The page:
Hi, I’m Erica and I’m an accidental garden writer. You know how people say things like, “Don’t worry about a job, just follow your bliss,” and you think, “Wow, I’m gonna need more coffee before I can handle that level of spiritual enlightenment.”
Well, I never decided to follow my bliss, but I managed to stumble face-first into it anyway. I’ve always liked writing, but I’ve also always liked cooking (so much so that I cooked professionally for many years) and, about a decade ago, I discovered I really liked growing vegetables.
In January of 2011, I put all those things together and started writing about what I do: all that hipster homesteading stuff like urban gardening and backyard chickens and cooking and canning and DIY projects and natural living and frugality.
I wasn’t actually trying to be a writer. I was a secret hippie in the suburbs. You know the type: looks perfectly normal in the preschool pick-up line, but is always in the garden or canning something or letting their kids run around without pants. I was sitting on the couch (again) and nursing my infant son (again) and I was making my garden plan for the year.
I thought maybe other people might want to know what I had learned about when to plant veggies in the Seattle area, so I started typing one-handed (the nursing, you know) and this blog was born. Some people read it, one thing led to another, and now I’m an actual garden writer. No one is more surprised than me.
For about a decade, year-by-year and bit-by-bit, my husband and I, with some help from – and despite an equal amount of thwarting by – the kids, have been working to convert our suburban lawn into a suburban homestead. You name it, we probably grow it – fresh raspberries, green beans, blueberries, brussels sprouts, asparagus, peas, basil, delicata squash, baby tomatoes.
What I can’t cook fresh I preserve – canning, pickling, drying and freezing stocks the larder for leaner months. I geek out on soil quality and push myself to have something harvestable 12-months-a-year. A freshly laid, warm egg from one of our backyard hens is like a little present. Chicken poop is, less romantically, the nutrient-rich gift that keeps on giving.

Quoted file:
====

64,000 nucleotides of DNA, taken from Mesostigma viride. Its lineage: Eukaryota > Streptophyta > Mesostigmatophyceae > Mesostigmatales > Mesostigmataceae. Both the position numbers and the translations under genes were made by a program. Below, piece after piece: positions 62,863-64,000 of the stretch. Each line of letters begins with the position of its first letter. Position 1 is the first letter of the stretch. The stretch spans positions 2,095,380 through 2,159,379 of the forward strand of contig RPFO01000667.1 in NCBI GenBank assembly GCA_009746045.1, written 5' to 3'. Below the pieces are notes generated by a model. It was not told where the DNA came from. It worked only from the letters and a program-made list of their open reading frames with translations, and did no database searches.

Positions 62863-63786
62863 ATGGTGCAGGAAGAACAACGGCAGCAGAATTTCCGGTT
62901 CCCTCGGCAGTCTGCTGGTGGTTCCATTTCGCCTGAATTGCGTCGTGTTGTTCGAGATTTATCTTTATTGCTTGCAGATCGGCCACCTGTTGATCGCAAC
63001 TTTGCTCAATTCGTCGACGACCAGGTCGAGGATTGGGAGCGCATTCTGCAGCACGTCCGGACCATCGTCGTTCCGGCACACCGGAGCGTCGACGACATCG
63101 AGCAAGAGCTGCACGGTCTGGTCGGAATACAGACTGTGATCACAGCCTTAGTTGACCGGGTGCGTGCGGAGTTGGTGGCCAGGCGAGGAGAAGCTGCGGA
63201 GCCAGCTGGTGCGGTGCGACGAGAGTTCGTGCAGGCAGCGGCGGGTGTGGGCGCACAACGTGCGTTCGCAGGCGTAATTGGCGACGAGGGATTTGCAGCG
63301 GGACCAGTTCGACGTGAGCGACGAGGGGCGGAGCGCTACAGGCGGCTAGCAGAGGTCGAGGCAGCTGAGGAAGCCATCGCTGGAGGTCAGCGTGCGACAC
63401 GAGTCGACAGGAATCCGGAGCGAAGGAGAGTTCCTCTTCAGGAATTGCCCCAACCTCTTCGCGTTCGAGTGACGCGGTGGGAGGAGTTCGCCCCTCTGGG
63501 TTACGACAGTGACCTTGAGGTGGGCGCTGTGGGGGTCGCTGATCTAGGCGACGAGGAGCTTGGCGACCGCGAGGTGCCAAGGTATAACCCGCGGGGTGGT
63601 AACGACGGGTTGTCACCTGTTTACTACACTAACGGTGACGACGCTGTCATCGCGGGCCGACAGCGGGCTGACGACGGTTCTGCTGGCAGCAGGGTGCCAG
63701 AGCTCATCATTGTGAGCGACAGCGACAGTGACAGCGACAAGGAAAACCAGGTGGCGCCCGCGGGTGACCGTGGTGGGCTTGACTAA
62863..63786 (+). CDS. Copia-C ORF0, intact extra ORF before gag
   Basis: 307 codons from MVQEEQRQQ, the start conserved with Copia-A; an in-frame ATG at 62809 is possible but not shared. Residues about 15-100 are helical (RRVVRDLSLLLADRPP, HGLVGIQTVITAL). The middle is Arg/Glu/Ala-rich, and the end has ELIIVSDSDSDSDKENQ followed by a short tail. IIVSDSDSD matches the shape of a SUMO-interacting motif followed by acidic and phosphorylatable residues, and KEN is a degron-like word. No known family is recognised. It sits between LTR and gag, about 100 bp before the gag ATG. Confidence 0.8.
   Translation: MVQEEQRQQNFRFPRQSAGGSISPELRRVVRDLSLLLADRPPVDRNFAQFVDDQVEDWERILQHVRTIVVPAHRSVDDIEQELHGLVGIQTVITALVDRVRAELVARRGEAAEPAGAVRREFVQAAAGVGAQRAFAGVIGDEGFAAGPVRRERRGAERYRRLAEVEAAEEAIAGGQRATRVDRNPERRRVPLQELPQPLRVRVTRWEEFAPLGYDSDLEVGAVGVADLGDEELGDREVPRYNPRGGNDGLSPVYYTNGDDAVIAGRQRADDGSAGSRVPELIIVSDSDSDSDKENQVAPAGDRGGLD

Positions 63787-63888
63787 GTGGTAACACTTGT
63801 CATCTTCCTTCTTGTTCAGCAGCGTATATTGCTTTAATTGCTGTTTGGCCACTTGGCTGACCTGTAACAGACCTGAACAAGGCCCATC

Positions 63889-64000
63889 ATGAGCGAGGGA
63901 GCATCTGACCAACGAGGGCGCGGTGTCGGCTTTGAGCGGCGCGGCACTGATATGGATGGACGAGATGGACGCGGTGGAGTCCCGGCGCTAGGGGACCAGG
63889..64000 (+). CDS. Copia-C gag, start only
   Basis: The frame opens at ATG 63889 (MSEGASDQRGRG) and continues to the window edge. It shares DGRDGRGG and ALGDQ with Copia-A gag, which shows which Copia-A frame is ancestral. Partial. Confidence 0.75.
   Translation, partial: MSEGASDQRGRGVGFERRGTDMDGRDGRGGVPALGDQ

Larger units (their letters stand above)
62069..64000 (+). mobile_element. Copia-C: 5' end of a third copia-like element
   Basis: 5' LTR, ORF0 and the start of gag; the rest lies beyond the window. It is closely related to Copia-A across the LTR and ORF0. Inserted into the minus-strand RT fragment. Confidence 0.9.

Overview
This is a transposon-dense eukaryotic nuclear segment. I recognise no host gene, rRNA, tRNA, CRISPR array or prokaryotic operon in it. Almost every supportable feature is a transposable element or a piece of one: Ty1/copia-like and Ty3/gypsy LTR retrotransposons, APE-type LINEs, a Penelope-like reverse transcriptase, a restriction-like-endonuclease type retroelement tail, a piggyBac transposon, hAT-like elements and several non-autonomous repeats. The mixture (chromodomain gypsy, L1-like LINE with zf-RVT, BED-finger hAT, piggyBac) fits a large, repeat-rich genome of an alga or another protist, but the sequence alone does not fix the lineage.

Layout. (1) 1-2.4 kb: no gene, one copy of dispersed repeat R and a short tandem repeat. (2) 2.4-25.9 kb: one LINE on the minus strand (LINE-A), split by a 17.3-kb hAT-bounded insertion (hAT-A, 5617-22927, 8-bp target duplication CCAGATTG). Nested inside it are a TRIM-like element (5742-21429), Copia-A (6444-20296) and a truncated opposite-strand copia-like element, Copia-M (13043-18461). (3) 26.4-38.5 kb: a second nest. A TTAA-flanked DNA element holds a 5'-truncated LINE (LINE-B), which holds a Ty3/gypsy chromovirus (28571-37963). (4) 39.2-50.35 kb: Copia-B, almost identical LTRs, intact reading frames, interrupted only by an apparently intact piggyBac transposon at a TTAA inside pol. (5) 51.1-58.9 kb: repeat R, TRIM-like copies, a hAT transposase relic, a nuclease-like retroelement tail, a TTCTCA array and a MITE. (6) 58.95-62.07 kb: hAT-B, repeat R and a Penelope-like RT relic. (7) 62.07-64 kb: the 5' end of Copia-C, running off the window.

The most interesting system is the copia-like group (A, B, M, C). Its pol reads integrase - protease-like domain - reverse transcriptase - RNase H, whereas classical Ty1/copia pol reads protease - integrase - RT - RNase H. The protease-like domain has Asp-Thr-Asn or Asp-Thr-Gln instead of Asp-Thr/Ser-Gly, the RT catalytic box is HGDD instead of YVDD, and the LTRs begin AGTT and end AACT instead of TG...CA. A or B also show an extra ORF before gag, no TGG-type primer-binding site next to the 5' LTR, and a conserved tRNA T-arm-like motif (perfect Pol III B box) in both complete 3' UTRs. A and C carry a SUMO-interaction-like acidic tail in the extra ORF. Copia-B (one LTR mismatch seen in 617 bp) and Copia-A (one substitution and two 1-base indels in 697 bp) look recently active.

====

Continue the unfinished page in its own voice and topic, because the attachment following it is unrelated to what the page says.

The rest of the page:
To me, this stuff is all connected. The garden gives us produce and the scraps get fed to the chickens and the chickens give us eggs and make us compost and the compost feeds the garden which gives us produce.
This is the key I’ve discovered to making productive homekeeping work: everything has to feed something else. In this way, a rhythm and a sustaining cycle gets established and the gardener becomes an orchestrator of bounty instead of a slave to endless chores.
I think about this stuff all the time – how to make a productive life work inside a typical, modern-American framework. How to grow food, keep hens, pick your battles, save money, make the biggest impact, and do more without going crazy from guilt or exhaustion. I work to learn and to explain how to strike the best balance in a life that’s a little bit country and a little bit rock-n-roll. This site is my primary and most personal outlet for those thoughts.
I’m not the only mom (or dad) crazy enough to try this. We are the new guard of domesticity, urban farmers, radical homemakers: we’re out there trying to grow a little food, live on a little less, have some fun. One stumbling step after the other, we are trying to grow our own bliss in the most hands-on way we can.
Thanks so much for joining in.
Resume-y Type Things
In 2012 my garden was photographed and I was interviewed for a book called Backyard Roots: Lessons on Living Local from 35 Urban Farmers by Lori Eanes. The book turned out great, and I’m not just saying that because I’m in it!
In 2013, one of my most popular blog posts, The Terrible Tragedy of the Healthy Eater, was picked up for publication in the prestigious Best Food Writing compilation series and is now in print alongside the words of folks like Micheal Pollan and Gabrielle Hamilton. It was one of the more surreally proud moments of my life.
Periodically I talk to groups about growing, cooking, and DIY shenanigans. I’ve botanically edu-tained groups from small garden clubs to large audiences at the Northwest Flower and Garden Show. If you are interested in booking me to talk to your group, please get in touch.
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